The reported reasons to adopt the game were categorized into previous experiences, interest, social influence, popularity, positivity, technology, situation, keeping up, social features, mechanics, and the nature of the game. The most common reasons from these were earlier experiences especially with the Pokémon franchise and fandom. The starting reasons were not associated with how much the players played the game after adoption.

Progression, situation, positivity, game mechanics, social features, social influence, interest, expectations, nature of the game, previous experiences, keeping up, and technology were the categorized reasons to continue playing the game. Progressing was clearly the most frequently reported reason to continue playing, whether trying to collect all of the Pokémon, advancing in the game, or reaching personal goals. Continuance reasons were more clearly associated with playing frequency than the reasons to start playing. Progressing in the game had the strongest correlation to playing frequency, whereas technology was negatively associated, indicating that the novelty of the technology might wear off quickly.

The player’s situation, various problems, shortcomings, poor game mechanics, slow or difficult progression, the nature of the game, changes, the company behind the game, and social influence were mentioned as reasons for quitting the game. From these, the player’s personal situation outside the game and playability problems as a whole were the most significant reasons to quit the game.

Based on our findings, utilizing well-known brands and IP in their games is important especially in location-based alternative reality games. Games that utilize novel technology usually have a higher threshold for adoption, hence familiar characters, themes, and concepts lower the barrier of entry. For retention purposes, focus on versatile progression mechanics is important, as it was the most common reason to continue playing. On the other hand, slow progression was the second most common reason to quit the game, further underlining the importance of good progression mechanics. Lastly, the design quality in the form of playability should be a high priority as problems related to functionality, usability, and gameplay mechanics were common reasons to quit the game.

Our study complements the earlier research on the topic, and found new, important motivations for playing or quitting the game. These reasons should be taken into account when further studying and designing location-based alternative reality games. After exploratory studies have revealed the key reasons for playing, these categories can now be transformed into variables, and used and verified through quantitative studies.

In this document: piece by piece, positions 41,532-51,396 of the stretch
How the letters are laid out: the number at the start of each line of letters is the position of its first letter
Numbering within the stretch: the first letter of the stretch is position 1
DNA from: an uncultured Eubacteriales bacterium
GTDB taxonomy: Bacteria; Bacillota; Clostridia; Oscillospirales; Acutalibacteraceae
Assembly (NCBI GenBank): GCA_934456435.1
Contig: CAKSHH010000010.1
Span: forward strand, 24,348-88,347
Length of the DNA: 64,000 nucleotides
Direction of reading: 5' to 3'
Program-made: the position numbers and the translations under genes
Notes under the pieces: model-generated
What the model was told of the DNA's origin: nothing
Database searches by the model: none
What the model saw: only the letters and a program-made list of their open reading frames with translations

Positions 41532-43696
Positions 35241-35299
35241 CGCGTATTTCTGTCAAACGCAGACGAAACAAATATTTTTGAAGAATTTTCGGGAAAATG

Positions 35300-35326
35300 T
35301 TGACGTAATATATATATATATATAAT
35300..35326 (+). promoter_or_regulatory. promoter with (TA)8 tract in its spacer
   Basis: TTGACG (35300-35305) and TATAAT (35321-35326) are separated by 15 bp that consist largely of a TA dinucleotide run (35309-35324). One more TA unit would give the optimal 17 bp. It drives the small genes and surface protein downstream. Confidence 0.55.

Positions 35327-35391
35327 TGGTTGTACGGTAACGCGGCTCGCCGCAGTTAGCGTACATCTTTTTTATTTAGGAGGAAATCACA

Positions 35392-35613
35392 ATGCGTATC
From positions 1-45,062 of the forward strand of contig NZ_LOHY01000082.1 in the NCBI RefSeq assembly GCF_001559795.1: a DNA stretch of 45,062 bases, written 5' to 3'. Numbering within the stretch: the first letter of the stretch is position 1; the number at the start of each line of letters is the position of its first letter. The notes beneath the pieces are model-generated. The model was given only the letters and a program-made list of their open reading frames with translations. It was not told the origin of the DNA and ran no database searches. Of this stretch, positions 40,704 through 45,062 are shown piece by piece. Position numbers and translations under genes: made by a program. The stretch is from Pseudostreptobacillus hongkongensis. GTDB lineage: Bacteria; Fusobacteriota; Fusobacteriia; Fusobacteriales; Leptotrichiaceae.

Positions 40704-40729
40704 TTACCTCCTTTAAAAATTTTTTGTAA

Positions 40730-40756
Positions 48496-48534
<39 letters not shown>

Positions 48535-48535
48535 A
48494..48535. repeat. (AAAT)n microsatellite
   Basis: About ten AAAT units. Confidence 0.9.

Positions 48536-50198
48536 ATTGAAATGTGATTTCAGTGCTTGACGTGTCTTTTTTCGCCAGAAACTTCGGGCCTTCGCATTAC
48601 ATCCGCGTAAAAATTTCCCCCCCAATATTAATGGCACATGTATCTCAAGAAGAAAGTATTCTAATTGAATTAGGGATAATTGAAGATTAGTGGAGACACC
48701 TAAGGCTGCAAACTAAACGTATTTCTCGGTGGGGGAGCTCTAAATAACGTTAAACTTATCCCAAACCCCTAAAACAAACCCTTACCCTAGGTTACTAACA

Want to read more? Go see:

Alha, K., Koskinen, E., Paavilainen, J., & Hamari, J. (2019) Why do people play location-based augmented reality games: A study on Pokémon GO. Computers in Human Behavior. 93, 114-122.

Vedonlyöjä riskinhallinnan asiantuntijana

Dosentti Pauliina Raento on johtavia rahapelikulttuurin tutkimuksen asiantuntijoita ja hän on aloittanut tammikuussa 2019 tutkimustyön Pelikulttuurien tutkimuksen huippuyksikössä. Hän esiintyi Tieteen päivät 2019 -tapahtumassa “Riippuvuuden rajalla” -sessiossa otsikolla “Vedonlyöjä riskinhallinnan asiantuntijana” – alustuksen tallenne on katsottavissa alta:

Call for Papers: GamiFIN 2019

Levi scenaryWelcome to the 3rd Annual International GamiFIN conference, April 8-10, 2019, Levi, Finland!

GamiFIN is a leading international conference for gamification research. GamiFIN is chaired by the professor of Gamification, Juho Hamari and gamification scholar Jonna Koivisto. The conference is organized by the Gamification Group and past keynotes have included notable scholars from the field of Gamification such as Sebastian Deterding, Richard Landers and T.L. Taylor.

GamiFIN 2019 conference welcomes 1) paper submissions, 2) posters, and 3) doctoral consortium applications from a wide array of topics around e.g. gamification, serious games, VR/AR/MR, eSports, streaming, free-to-play.

The GamiFIN conference will offer an entry to the Gamification Publication Track that can help authors develop their papers from the first manuscript version to the final journal paper and thus aim to increase the predictability and rigorousness of the publication process. Papers accepted to the GamiFIN 2019 conference will be welcomed to a fast/light-track in the HICSS 2020 conference and to a journal special issue in Internet Research (revealed in more detail soon).

For more information please see: